An Explanation I Can Understand

IJReview has posted this in the past, but I thought it was worth sharing again.

Suppose that every day, ten men go out for beer and the bill for all ten comes to $100. If they paid their bill the way we pay our taxes, it would go something like this…

The first four men (the poorest) would pay nothing The fifth would pay $1 The sixth would pay $3 The seventh would pay $7 The eighth would pay $12 The ninth would pay $18 The tenth man (the richest) would pay $59

So, that’s what they decided to do.

The ten men drank in the bar every day and seemed quite happy with the arrangement, until one day, the owner threw them a curve ball. “Since you are all such good customers,” he said, “I’m going to reduce the cost of your daily beer by $20″. Drinks for the ten men would now cost just $80.

The group still wanted to pay their bill the way we pay our taxes. So the first four men were unaffected. They would still drink for free. But what about the other six men ? How could they divide the $20 windfall so that everyone would get his fair share?

They realized that $20 divided by six is $3.33. But if they subtracted that from everybody’s share, then the fifth man and the sixth man would each end up being paid to drink his beer.

So, the bar owner suggested that it would be fair to reduce each man’s bill by a higher percentage the poorer he was, to follow the principle of the tax system they had been using, and he proceeded to work out the amounts he suggested that each should now pay.

And so the fifth man, like the first four, now paid nothing (100% saving). The sixth now paid $2 instead of $3 (33% saving). The seventh now paid $5 instead of $7 (28% saving). The eighth now paid $9 instead of $12 (25% saving). The ninth now paid $14 instead of $18 (22% saving). The tenth now paid $49 instead of $59 (16% saving).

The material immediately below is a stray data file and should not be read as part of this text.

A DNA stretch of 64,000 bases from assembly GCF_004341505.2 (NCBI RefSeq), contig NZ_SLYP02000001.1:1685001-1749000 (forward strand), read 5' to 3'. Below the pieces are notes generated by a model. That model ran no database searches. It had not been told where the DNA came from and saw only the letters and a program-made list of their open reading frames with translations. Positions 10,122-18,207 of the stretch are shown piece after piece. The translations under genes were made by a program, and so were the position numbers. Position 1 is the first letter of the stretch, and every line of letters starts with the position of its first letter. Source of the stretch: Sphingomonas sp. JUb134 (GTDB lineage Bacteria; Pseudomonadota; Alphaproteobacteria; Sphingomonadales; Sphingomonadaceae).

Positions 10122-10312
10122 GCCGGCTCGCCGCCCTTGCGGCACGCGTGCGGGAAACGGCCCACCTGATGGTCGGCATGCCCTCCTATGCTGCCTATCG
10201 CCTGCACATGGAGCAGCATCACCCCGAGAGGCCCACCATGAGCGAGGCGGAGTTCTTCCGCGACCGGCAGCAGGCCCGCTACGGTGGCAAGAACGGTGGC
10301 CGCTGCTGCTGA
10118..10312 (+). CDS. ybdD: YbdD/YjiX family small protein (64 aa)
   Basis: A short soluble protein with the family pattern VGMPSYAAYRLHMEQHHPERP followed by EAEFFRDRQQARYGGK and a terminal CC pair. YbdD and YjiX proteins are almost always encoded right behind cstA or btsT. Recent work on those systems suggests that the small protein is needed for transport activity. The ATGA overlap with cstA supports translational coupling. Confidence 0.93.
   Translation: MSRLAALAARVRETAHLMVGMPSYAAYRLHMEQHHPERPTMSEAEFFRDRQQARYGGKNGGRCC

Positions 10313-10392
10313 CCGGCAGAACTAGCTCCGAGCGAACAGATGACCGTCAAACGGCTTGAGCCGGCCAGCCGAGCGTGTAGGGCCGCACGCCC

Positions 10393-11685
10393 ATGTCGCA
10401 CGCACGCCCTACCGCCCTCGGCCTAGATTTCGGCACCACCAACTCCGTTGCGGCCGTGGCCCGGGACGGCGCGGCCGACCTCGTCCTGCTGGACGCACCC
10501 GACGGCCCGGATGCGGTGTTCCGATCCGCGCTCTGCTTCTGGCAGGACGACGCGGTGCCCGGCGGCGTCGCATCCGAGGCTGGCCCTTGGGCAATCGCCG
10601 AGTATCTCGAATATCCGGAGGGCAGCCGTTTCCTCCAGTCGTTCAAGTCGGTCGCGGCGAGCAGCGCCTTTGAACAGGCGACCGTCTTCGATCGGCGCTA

Each of the six was better off than before. And the first four continued to drink for free. But, once outside the bar, the men began to compare their savings.

“I only got a dollar out of the $20 saving,” declared the sixth man. He pointed to the tenth man,”but he got $10!”

“Yeah, that’s right,” exclaimed the fifth man. “I only saved a dollar too. It’s unfair that he got ten times more benefit than me!” “That’s true!” shouted the seventh man. “Why should he get $10 back, when I got only $2? The wealthy get all the breaks!”

“Wait a minute,” yelled the first four men in unison, “we didn’t get anything at all. This new tax system exploits the poor!”

The nine men surrounded the tenth and beat him up.

The next night the tenth man didn’t show up for drinks so the nine sat down and had their beers without him. But when it came time to pay the bill, they discovered something important. They didn’t have enough money between all of them for even half of the bill!

And that, boys and girls, journalists and government ministers, is how our tax system works. The people who already pay the highest taxes will naturally get the most benefit from a tax reduction. Tax them too much, attack them for being wealthy, and they just may not show up anymore. In fact, they might start drinking overseas, where the atmosphere is somewhat friendlier.

David R. Kamerschen, Ph.D.  –   Professor of Economics.

The same general principle is explained in the Laffer Curve.